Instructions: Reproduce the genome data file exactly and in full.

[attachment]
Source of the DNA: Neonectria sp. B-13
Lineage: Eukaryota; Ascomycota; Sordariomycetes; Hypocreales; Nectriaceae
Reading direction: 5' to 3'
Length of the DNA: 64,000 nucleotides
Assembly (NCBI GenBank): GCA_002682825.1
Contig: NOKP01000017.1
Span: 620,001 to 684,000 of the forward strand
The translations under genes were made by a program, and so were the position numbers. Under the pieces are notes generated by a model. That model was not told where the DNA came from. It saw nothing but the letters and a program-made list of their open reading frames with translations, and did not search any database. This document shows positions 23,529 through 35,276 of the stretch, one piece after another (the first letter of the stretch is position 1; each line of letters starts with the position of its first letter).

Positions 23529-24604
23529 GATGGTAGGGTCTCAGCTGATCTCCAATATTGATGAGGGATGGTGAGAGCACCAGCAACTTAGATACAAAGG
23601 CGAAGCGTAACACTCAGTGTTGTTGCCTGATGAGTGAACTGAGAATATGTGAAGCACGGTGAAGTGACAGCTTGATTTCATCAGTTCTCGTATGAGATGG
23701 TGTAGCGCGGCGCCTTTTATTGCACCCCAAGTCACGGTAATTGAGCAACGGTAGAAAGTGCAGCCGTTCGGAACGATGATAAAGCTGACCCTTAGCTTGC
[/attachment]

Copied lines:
Source of the DNA: Neonectria sp. B-13
Lineage: Eukaryota; Ascomycota; Sordariomycetes; Hypocreales; Nectriaceae
Reading direction: 5' to 3'
Length of the DNA: 64,000 nucleotides
Assembly (NCBI GenBank): GCA_002682825.1
Contig: NOKP01000017.1
Span: 620,001 to 684,000 of the forward strand
The translations under genes were made by a program, and so were the position numbers. Under the pieces are notes generated by a model. That model was not told where the DNA came from. It saw nothing but the letters and a program-made list of their open reading frames with translations, and did not search any database. This document shows positions 23,529 through 35,276 of the stretch, one piece after another (the first letter of the stretch is position 1; each line of letters starts with the position of its first letter).

Positions 23529-24604
23529 GATGGTAGGGTCTCAGCTGATCTCCAATATTGATGAGGGATGGTGAGAGCACCAGCAACTTAGATACAAAGG
23601 CGAAGCGTAACACTCAGTGTTGTTGCCTGATGAGTGAACTGAGAATATGTGAAGCACGGTGAAGTGACAGCTTGATTTCATCAGTTCTCGTATGAGATGG
23701 TGTAGCGCGGCGCCTTTTATTGCACCCCAAGTCACGGTAATTGAGCAACGGTAGAAAGTGCAGCCGTTCGGAACGATGATAAAGCTGACCCTTAGCTTGC